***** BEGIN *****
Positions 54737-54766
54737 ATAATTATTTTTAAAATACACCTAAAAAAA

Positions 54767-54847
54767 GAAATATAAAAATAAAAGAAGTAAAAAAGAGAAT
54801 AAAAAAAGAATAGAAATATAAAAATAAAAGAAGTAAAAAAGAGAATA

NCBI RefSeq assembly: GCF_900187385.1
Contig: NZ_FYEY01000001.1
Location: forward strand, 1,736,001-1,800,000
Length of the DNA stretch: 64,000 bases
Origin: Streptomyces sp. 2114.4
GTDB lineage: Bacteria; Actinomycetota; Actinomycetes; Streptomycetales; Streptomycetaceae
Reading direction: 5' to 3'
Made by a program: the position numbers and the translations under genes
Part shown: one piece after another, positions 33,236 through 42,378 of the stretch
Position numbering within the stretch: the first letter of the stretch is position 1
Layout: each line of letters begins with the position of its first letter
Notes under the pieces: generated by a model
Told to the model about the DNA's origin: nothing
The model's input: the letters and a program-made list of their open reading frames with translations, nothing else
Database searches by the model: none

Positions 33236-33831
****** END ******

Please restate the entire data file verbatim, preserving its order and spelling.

Positions 54737-54766
54737 ATAATTATTTTTAAAATACACCTAAAAAAA

Positions 54767-54847
54767 GAAATATAAAAATAAAAGAAGTAAAAAAGAGAAT
54801 AAAAAAAGAATAGAAATATAAAAATAAAAGAAGTAAAAAAGAGAATA

NCBI RefSeq assembly: GCF_900187385.1
Contig: NZ_FYEY01000001.1
Location: forward strand, 1,736,001-1,800,000
Length of the DNA stretch: 64,000 bases
Origin: Streptomyces sp. 2114.4
GTDB lineage: Bacteria; Actinomycetota; Actinomycetes; Streptomycetales; Streptomycetaceae
Reading direction: 5' to 3'
Made by a program: the position numbers and the translations under genes
Part shown: one piece after another, positions 33,236 through 42,378 of the stretch
Position numbering within the stretch: the first letter of the stretch is position 1
Layout: each line of letters begins with the position of its first letter
Notes under the pieces: generated by a model
Told to the model about the DNA's origin: nothing
The model's input: the letters and a program-made list of their open reading frames with translations, nothing else
Database searches by the model: none

Positions 33236-33831